Digestive Diseases and Sciences

, Volume 43, Issue 9, pp 1946–1950

Assessment of Intestinal Permeability with a Two-Hour Urine Collection

Authors

  • Sharmeen Akram
  • Samir Mourani
  • Ching-Nan Ou
  • Cheryl Rognerud
  • Raheela Sadiq
  • Richard W. Goodgame
Article

DOI: 10.1023/A:1018826307489

Cite this article as:
Akram, S., Mourani, S., Ou, C. et al. Dig Dis Sci (1998) 43: 1946. doi:10.1023/A:1018826307489

Abstract

The differential urinary excretion of orally administered lactulose and mannitol is used to evaluate intestinal permeability. This test usually involves a 5- to 6-hr urine collection. We hypothesized that a shorter collection time would give an equivalent result. Forty-three patients with a variety of gastrointestinal symptoms and diagnoses (group 1) and 42 patients with Crohn's disease (group 2) had a standard lactulose/mannitol permeability test. The lactulose and mannitol urinary excretion was calculated using the first urine (group 1) or the 1-hr and 2-hr urine (group 2) and was compared to the values calculated from the routine 5- or 6-hr collection. Lactulose excretion kinetics, expressed as the percent of the total urinary excretion within a given time period, were as follows: 21% in first hour (group 2), 29% in second hour (group 2), and 46% in first 2.5 hr (group 1). Mannitol urinary excretion kinetics were 16%, 31%, and 44%, respectively. The lactulose/mannitol ratio based on a standard urine collection correlated well with the ratio based on just the first urine produced by the patient (R2 = 0.94; P < 0.001; group 1) and the 2-hr urine (R2 = 0.464; P < 0.001; group 2). Future use of the lactulose/mannitol ratio to assess intestinal permeability may be able to be simplified by shortening the urine collection time.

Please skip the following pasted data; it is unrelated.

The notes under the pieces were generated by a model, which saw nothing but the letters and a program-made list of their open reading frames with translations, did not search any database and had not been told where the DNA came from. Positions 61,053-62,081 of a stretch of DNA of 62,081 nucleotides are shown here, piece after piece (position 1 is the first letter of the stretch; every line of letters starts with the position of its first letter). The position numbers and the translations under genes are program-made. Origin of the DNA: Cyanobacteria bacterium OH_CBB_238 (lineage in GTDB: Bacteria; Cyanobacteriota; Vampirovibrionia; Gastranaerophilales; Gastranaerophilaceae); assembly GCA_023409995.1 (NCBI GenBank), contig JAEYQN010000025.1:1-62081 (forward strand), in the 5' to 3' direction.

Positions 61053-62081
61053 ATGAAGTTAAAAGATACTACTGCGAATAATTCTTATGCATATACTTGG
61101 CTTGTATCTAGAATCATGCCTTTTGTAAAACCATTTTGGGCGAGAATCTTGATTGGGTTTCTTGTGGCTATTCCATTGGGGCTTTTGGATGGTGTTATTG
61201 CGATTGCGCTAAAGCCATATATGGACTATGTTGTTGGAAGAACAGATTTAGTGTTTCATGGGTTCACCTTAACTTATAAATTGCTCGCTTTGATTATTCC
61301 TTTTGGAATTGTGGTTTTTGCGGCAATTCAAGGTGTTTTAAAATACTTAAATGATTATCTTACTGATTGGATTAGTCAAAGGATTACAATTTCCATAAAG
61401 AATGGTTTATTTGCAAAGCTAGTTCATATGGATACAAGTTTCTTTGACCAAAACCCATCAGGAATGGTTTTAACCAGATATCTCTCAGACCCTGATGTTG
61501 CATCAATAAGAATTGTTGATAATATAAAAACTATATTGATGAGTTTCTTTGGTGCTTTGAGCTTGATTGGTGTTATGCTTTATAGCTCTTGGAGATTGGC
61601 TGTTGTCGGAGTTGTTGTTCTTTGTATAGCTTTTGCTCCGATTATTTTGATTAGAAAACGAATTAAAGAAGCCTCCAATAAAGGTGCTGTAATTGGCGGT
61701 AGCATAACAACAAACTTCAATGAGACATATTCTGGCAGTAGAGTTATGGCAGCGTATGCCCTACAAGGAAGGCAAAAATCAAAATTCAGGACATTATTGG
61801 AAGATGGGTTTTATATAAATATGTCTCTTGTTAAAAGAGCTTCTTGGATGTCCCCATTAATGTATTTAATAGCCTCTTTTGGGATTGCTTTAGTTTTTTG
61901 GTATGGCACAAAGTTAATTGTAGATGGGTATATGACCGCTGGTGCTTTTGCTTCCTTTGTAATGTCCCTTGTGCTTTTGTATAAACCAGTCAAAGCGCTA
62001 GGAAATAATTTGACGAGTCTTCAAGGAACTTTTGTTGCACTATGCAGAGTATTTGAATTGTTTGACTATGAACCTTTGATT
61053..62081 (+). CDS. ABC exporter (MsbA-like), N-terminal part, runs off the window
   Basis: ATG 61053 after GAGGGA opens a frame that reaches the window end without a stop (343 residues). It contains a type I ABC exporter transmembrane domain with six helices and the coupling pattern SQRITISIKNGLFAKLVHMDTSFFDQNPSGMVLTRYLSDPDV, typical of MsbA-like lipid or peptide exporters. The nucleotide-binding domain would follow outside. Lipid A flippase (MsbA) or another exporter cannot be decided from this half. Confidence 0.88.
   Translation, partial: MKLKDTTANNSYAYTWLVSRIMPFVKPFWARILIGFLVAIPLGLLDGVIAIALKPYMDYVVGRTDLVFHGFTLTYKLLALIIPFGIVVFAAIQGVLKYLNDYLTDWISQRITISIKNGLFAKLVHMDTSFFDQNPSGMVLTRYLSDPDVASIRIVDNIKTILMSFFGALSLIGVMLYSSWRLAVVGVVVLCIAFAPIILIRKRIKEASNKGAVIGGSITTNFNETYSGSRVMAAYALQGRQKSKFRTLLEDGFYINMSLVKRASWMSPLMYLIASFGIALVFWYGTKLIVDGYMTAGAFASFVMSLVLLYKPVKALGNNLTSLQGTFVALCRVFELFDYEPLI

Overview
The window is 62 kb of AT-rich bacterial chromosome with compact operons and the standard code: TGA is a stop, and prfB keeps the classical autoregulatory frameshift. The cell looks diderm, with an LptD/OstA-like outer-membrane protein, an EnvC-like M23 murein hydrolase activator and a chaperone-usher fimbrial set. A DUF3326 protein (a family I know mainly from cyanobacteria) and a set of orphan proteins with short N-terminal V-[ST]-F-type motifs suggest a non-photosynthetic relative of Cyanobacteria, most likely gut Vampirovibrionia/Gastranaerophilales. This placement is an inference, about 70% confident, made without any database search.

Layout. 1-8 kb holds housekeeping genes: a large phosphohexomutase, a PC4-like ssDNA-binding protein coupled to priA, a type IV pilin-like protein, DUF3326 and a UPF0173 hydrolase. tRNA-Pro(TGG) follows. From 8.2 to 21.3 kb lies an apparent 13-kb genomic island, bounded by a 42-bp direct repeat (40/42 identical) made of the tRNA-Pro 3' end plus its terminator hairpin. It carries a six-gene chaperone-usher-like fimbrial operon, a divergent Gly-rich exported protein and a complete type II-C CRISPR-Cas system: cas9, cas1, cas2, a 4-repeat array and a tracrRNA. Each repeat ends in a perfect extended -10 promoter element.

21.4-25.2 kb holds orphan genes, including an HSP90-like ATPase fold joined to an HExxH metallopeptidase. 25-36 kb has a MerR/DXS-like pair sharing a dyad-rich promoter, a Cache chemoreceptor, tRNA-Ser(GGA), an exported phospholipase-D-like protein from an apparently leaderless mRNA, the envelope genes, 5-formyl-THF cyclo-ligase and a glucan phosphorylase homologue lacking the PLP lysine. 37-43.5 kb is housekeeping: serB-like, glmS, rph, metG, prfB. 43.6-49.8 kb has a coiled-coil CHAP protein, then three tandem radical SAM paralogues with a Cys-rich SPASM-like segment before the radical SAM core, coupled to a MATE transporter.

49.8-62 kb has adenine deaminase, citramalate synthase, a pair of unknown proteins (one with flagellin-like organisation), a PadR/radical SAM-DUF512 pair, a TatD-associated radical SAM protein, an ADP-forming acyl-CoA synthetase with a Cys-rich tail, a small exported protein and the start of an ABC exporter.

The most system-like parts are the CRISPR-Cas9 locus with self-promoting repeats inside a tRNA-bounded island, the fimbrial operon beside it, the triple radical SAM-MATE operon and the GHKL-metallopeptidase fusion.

INTESTINAL PERMEABILITYLACTULOSEMANNITOLSMALL INTESTINEMUCOSAL PERMEABILITY

Copyright information

© Plenum Publishing Corporation 1998